Hannah Samuel

Q: People say that playing sports while studying can be challenging. How do you manage to find a balance? Do you have time for other activities?

A: Cambridge is a stressful place for everyone, there is no doubt about that. It has taken me a long time to find a good balance of work, extracurriculars and socialising. As well as playing rugby, I am also a Choral Scholar at Girton, so I sing in three services a week in Chapel, as well as rehearsing two times a week on top of that.

You basically just have to learn to plan your time very effectively. Although it seems like a lot, I actually think that the fact that I am so busy is what keeps me productive and efficient. For example, if I know that I have work to do and I have allocated 3 hours to do it, I know that I have to get it done in those 3 hours; it prevents me getting distracted and procrastinating because I know that if I want to relax and do my other activities it has to get done.

Q: Do you find playing sports is a good way of coping with academic stress?

A: There have been COUNTLESS times where I have gone to a training session after a bad supervision and just taken great delight in tackling people or putting my head down and just running! It is such a good release from all the built-up stress that results from deadlines, meetings and supervisions. Also, some of my best friends are in the rugby team and they can always tell when I have had a bad day and are there to cheer me up.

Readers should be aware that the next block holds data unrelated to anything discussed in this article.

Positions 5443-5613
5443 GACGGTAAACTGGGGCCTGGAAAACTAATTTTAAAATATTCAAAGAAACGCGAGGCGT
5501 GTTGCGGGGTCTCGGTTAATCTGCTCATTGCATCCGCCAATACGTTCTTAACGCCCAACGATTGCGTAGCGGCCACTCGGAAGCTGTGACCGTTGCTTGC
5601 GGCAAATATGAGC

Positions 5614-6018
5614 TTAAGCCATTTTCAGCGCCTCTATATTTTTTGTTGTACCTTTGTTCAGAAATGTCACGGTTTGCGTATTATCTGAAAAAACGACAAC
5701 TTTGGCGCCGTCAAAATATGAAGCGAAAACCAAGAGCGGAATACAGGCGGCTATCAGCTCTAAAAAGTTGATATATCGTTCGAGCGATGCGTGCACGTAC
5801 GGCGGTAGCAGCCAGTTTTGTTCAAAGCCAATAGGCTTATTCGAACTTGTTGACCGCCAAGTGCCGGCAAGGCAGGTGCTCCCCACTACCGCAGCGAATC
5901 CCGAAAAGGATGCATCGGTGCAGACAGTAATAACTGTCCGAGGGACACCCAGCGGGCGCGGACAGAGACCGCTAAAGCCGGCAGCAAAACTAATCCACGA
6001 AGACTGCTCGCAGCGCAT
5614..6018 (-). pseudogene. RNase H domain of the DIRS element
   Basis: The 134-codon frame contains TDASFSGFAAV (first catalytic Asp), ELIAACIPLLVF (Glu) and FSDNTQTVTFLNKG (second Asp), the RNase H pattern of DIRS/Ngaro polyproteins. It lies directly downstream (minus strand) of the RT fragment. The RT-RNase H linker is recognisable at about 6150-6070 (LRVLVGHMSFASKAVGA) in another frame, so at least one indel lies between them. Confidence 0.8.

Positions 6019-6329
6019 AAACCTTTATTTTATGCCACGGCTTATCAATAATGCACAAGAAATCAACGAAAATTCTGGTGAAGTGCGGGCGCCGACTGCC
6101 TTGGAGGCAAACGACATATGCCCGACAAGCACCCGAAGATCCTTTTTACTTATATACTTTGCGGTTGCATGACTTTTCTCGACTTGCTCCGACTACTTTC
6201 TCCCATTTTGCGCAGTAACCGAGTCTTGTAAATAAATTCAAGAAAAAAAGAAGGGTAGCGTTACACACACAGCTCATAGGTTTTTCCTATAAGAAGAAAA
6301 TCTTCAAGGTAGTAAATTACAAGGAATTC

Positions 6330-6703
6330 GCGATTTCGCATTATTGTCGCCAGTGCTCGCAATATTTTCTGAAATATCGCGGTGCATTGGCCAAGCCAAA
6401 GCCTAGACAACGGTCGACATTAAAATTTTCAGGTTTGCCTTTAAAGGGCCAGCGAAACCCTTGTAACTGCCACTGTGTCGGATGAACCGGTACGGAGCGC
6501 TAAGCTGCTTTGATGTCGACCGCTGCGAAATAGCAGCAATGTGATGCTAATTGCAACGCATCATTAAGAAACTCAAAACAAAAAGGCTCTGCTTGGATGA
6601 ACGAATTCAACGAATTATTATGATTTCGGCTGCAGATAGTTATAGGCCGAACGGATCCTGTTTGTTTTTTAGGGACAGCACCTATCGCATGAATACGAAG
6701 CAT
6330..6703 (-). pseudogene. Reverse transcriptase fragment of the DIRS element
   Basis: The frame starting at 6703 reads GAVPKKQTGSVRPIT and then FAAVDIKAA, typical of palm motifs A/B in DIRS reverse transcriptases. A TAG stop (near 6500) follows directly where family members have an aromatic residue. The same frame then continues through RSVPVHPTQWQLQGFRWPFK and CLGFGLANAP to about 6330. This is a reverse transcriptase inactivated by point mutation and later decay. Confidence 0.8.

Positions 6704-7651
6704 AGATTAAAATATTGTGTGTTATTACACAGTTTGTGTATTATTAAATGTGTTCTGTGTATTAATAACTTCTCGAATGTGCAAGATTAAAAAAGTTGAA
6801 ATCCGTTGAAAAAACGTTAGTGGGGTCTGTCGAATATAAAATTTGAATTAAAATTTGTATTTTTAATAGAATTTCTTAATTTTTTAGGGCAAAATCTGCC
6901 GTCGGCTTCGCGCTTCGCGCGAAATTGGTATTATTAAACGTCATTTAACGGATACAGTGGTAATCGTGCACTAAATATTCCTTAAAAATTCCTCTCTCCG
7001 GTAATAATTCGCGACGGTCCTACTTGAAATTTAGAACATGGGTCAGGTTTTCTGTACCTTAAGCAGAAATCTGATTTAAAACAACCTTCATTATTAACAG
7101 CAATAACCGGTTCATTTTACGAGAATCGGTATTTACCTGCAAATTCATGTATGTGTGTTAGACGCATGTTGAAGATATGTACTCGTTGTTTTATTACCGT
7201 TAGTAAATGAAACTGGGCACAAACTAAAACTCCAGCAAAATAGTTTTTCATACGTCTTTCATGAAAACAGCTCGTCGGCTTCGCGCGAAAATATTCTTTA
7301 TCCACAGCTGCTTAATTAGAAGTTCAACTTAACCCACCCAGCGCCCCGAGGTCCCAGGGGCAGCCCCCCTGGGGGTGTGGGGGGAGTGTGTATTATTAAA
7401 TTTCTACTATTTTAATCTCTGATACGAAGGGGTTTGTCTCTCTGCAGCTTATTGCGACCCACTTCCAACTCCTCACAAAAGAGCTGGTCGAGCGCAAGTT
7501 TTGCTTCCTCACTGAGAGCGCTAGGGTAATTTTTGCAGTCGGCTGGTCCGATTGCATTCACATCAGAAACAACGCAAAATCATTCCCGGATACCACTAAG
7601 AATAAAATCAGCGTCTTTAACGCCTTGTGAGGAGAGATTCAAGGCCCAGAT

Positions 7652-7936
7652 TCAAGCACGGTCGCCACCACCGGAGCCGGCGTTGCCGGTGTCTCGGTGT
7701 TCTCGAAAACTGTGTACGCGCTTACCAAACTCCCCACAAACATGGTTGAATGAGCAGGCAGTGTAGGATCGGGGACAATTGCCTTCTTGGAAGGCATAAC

Q: How have you found the role of social sec during the recent lockdowns? Have you managed to arrange anything with the other girls?

A: It has definitely been a challenge! We managed to get a couple of socials in person before the second lockdown hit in November, which was really nice. Me and Laura (the other social sec) have had to be very creative. We started a WhatsApp group that we shared with the men’s team where we would basically meet up in Pret, during their free coffee subscription, and have a chat and catch up (big up Coffee Clique). We also did lots of stuff over Zoom; weekly cook-alongs, quizzes, online poker etc. We had so many fun club nights and themed socials planned so it’s definitely disappointing and sad but we’ve tried to make the best of a bad situation.

Q: What have you missed most about rugby?

A: I think what I have missed most is the social aspect of it. As I said earlier, the team are so close and some of my best friends are in the rugby team so training with them a few times a week was a really good reliever of stress. I have still managed to see them out and about, get coffees and lunches and stuff but it’s definitely not the same as being able to tackle and take down people together!

I think the structure and routine of training and the gym is definitely something I miss. I was in the best shape I have been in during the 2019/2020 season and I do miss the drive and motivation to do that, because it has dipped now that we don’t know when we will be playing games again.